This article was published by the Great British Mag content team on 20 Oct 2020
Trying to balance the challenges of being a student and being vegan isn’t as hard as it may seem at first. Yes, you need to ensure you have a healthy and balanced diet, but university canteens, supermarkets and fast-food chains all now have vegan-friendly options, especially since students today are “six times more likely” to avoid eating animals than their parents.
Here’s a guide to help you easily seek out delicious plant-based meals that are well within your student budget.
Shopping for vegan food
Most supermarkets in the UK offer vegan products, including Tesco, Waitrose, Marks & Spencer, Aldi, Sainsbury’s, Co-op, Iceland and Morrisons – to name a few. There are lots of plant-based options like meat, dairy and even egg alternatives, as well as many ready-made vegan meals. The best way to check out the ranges and deals each supermarket offers is via their websites.
And it’s worth checking out your local Asian supermarket. Plant-based proteins such as tofu have been part of an East Asian diet for thousands of years – so these products tend to be cheaper than their counterparts in Western supermarkets.
If you also want to make your food shop environmentally friendly, then it’s worth scoping out some zero-waste stores. These are shops that specialise in selling vegan food and toiletries without any plastic packaging. A quick online search will bring up what you’ve got locally and you’ll be on your way to saving the planet with your wallet in no time.
Vegan food on campus
More often than not, your university campus will offer veggie and vegan options. If you’re unsure, check with your university’s student centre, university website and students’ union.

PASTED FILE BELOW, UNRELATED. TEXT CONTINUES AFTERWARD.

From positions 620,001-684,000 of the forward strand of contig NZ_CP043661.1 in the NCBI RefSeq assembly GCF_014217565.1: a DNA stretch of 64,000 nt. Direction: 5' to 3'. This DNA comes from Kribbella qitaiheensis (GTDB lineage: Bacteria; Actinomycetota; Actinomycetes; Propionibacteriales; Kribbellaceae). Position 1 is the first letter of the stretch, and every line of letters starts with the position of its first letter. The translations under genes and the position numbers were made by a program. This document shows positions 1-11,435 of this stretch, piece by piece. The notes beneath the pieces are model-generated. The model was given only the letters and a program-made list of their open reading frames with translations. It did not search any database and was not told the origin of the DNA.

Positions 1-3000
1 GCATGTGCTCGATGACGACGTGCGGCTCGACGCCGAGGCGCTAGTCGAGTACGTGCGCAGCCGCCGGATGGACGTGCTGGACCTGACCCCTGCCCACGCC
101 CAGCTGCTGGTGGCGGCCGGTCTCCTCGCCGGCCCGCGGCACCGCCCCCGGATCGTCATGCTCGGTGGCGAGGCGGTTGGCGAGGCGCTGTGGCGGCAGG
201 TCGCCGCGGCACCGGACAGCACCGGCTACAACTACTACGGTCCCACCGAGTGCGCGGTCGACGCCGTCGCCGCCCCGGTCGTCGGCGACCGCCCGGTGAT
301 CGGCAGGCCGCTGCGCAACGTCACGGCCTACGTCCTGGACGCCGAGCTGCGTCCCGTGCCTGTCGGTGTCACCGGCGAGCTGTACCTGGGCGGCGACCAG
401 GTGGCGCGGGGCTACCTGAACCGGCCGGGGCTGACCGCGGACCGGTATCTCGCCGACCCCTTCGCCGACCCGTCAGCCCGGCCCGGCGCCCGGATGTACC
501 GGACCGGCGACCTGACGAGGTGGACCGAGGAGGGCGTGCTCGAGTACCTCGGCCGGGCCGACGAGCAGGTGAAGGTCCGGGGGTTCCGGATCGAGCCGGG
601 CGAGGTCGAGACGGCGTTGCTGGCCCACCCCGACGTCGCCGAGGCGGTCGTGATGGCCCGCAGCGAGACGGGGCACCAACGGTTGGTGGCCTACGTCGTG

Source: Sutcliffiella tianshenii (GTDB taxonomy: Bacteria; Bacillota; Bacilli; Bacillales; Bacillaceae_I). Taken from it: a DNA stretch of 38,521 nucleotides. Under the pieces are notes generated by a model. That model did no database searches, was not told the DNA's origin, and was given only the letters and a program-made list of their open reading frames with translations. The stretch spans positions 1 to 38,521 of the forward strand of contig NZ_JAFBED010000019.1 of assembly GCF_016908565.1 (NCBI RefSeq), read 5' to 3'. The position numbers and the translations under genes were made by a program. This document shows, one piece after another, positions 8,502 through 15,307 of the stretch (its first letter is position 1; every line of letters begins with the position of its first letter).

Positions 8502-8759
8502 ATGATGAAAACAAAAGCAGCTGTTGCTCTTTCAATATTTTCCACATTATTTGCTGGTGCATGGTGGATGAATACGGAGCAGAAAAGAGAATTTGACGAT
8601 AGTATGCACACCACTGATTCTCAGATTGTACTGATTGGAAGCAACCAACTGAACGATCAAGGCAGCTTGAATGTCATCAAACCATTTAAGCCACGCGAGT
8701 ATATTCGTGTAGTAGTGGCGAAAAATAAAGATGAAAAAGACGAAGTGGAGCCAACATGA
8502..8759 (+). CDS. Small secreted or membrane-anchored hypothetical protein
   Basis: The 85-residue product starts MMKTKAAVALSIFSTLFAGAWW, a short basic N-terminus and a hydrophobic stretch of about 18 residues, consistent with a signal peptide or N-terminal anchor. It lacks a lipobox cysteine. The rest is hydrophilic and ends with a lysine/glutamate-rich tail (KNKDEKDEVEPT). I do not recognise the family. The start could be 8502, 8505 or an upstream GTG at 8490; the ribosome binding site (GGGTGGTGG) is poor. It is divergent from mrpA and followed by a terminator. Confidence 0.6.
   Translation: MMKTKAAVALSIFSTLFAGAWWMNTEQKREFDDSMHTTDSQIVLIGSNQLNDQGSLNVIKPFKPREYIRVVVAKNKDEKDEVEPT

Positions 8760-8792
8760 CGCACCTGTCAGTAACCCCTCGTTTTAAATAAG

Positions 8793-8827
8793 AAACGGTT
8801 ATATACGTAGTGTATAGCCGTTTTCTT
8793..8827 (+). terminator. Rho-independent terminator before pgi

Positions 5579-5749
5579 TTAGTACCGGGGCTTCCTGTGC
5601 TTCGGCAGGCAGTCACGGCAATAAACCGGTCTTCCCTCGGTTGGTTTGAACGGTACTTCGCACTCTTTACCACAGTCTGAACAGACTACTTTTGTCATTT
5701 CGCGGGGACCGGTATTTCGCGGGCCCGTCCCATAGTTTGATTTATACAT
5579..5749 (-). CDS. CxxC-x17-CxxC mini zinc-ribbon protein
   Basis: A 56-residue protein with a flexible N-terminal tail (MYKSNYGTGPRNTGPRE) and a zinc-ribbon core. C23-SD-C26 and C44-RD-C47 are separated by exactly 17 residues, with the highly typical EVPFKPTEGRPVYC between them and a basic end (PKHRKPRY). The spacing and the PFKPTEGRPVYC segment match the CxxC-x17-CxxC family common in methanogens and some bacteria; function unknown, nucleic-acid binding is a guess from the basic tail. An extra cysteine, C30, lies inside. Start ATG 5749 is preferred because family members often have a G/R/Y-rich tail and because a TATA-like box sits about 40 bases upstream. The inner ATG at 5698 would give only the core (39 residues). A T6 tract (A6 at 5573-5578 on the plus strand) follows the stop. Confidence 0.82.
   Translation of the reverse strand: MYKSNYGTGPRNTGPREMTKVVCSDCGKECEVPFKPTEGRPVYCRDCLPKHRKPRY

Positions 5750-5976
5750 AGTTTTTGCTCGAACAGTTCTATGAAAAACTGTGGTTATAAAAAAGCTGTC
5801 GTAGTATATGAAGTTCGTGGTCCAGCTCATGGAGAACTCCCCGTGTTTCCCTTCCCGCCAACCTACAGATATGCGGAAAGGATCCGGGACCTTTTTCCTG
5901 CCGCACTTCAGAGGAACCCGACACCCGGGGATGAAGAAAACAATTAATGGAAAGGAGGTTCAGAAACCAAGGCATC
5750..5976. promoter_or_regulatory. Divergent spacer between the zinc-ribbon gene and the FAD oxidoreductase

If you’re thinking about living in catered student halls, we recommend checking your university’s catering menu first. For example, the University of York offers a vegetarian menu for their catered halls but does not guarantee vegan meals. But universities like the University of Manchester have introduced at least one vegan option each day on their student halls menu and the University of Aberdeen has a vegan café, as does Imperial College London.
Vegan society or activist groups
Sticking to a plant-based diet can be hard but connecting with other vegans will help invigorate your passion for veganism. One of the best ways to meet like-minded people is to join a campus society or local vegan activist group. They can introduce you to their favourite local restaurants or they might organise protests, so you can let your inner activist shine.
There are also online communities if you can’t find a group in your local area – check out HappyCow.
As a student, you might be on a tight budget and there are perceptions that veganism is expensive, so here are some tips on keeping your costs down.
- Buy staples such as rice, lentils, pasta, spices and grains in bulk as it often works out cheaper and will ensure you always have things you can easily cook.
- Buy supermarket-branded products as they are often cheaper than big brands.
- Hit the freezer section in the supermarket. A lot of supermarkets offer frozen meat alternatives like Iceland’s No Chick Strips and No Bull Mince or Tesco’s Quorn mince, which can be used to create your favourite meals. This works out a lot cheaper than buying ready prepared meals. But don’t forget about the reduced aisle in your local supermarket either. Supermarkets often discount products just before closing time.
- Buy canned and frozen fruit and veg. You’ll save money, waste less and you won’t need to go to the supermarket as often.
- Shop at your local food markets where you can get some great deals and buy in bulk. Buying seasonal food and veg from a market is much cheaper than buying it from a supermarket. If you buy in bulk you can also freeze it. Food markets often have less plastic packaging too.
- Meal prep is your new best friend – it’ll help you stay healthy and save money. Try making a big batch of vegan spaghetti bolognese and freezing enough for a few meals.
- Try food sharing apps like Olio. Set up to fight food waste, apps like these connect you with neighbours who are giving away unwanted food and household items.